- Al Sharpton, Trayvon Martin’s parents rally against Fla. ‘stand your ground’ law
- Hillary Clinton campaign got illicit funds from D.C. scandal figure
- Obama administration backs off plan to cut prescription-drug program
- Tickets linked to stolen passports purchased by Iranian middleman
- More than 3,500 police planned for Boston Marathon
- Ottawa day care suspends 2-year-old for ‘outside’ cheese sandwich
- Liam Neeson tells NYC mayor to ‘man up’ in horse carriage fight
- Real-life Dr. Doolittle to reveal how to talk to animals
- Climate change could bring back smallpox, researchers say
- Shoe-bomb witness to speak from London at N.Y. trial
Universal, Sony/ATV to buy EMI for $4.1 billion
Universal Music Group said Friday that it will pay 1.2 billion pounds ($1.9 billion) for the recording division, joining Universal artists including Lady Gaga and Eminem with EMI superstars such as David Guetta and Lady Antebellum.
A consortium led by Sony/ATV announced a separate deal Friday to pay $2.2 billion for EMI’s publishing division. That business is in charge of songwriting copyrights for such artists as Rihanna and Norah Jones.
Sony/ATV, a joint venture between Sony Corp. and the Michael Jackson estate, said it is a 38 percent partner in the consortium. Other parties include Mubadala Development Co., Jynwel Capital Ltd., the Blackstone Group and David Geffen.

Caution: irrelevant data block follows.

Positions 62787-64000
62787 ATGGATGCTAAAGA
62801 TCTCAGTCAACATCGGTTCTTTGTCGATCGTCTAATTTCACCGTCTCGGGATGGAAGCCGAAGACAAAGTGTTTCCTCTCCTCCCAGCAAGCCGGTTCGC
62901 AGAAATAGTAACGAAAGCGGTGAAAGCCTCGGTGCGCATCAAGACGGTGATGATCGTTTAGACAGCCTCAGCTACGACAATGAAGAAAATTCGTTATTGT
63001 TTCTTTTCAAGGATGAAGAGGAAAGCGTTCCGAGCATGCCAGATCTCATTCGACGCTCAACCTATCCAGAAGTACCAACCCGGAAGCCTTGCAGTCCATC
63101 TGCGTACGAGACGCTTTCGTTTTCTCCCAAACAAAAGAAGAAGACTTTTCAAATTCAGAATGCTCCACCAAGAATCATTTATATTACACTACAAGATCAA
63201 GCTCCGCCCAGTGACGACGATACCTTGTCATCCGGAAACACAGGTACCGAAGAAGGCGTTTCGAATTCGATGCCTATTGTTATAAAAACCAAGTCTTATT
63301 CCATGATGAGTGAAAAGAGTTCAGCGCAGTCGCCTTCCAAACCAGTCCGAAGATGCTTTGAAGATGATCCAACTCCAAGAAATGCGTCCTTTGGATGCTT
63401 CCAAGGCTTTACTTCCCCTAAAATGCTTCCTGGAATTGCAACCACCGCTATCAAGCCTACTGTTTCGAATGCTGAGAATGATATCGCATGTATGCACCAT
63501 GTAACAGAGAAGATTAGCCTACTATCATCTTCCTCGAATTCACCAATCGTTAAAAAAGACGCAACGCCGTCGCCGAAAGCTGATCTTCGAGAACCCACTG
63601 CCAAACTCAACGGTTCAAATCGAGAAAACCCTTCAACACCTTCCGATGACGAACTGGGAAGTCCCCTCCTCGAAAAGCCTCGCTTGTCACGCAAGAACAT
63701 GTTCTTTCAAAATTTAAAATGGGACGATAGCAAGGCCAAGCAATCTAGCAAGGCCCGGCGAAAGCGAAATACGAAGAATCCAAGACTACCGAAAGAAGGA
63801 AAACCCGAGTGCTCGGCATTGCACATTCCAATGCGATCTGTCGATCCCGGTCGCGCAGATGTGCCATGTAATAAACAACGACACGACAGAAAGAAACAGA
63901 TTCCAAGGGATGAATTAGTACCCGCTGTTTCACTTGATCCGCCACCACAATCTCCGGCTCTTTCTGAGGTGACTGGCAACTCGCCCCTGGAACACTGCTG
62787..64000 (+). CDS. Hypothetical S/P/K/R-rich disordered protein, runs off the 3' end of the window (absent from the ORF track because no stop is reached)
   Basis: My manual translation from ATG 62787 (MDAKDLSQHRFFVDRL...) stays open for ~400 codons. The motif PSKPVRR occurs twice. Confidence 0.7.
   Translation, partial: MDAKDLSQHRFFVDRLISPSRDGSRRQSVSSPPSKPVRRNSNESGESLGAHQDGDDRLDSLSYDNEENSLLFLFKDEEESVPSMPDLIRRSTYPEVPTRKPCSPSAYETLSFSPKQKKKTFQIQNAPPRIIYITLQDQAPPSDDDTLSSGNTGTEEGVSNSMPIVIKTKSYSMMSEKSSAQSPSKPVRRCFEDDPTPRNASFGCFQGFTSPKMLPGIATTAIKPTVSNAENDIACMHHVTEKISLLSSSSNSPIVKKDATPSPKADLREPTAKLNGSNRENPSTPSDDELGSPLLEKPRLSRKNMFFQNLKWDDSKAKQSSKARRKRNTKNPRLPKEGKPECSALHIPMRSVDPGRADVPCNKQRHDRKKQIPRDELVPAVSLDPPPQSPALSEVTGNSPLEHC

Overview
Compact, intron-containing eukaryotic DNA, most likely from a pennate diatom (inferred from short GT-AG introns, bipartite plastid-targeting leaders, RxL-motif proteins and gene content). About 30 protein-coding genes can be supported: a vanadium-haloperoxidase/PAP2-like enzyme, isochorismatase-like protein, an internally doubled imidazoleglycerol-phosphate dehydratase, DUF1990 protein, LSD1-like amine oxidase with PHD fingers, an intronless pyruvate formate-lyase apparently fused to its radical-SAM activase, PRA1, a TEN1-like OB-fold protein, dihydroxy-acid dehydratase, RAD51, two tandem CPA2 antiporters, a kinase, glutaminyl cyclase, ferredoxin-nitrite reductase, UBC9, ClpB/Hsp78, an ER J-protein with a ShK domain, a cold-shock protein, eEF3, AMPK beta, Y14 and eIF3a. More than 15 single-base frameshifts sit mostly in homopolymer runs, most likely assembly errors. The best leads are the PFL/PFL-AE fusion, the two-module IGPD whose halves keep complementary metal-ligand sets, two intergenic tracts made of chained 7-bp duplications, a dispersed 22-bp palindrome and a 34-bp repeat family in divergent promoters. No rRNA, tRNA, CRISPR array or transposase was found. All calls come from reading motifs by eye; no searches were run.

The two-part sale, if approved by regulators, would further increase Universal Music’s dominance in recorded music and springboard Sony/ATV into the top spot as a music publisher, according to Impala, an association of European independent music companies that is against the deal.
“When you have players which are dominant, even if they take over small players in market share, that can have a serious impact on competition,” she said.
In the United States, Universal is the top music producer with a 30 percent market share compared with EMI’s 9 percent, according to Nielsen SoundScan. With a combined share of 39 percent, they would tower over Sony at 29 percent and Warner Music at 19 percent.
The deal leaves Citigroup, EMI’s current owner, with liability for its underfunded pension plan, according to two other people familiar with the talks. One put the liability at $600 million, the other said it was about $260 million.
Neither person was authorized to speak publicly and spoke on condition of anonymity.
TWT Video Picks
Taxpayers must pay the freight for over-budget train projects
- Kim Jong-un calls for execution of 33 Christians
- Senate Democrats, Republicans spar over restoring unemployment benefits
- Depth, distance reduce impact of California quake
- Mitch McConnell on beating tea party: 'We are going to crush them'
- Sharyl Attkisson resigns from CBS after months of talks
- Atheists sue to remove 'Ground Zero Cross' from 9/11 museum
- New faces finding ways to win on the PGA Tour
- U.S. pilot scares off Iranians with 'Top Gun'-worthy stunt: 'You really ought to go home'
- Prosecutors: Gray had firsthand knowledge of 'shadow campaign'
- DHS accused of holding U.S. citizen at airport, using emails to pry into her sex life
Pope Francis meets his 'mini-me'
Celebrity deaths in 2014
Winter storm hits states — again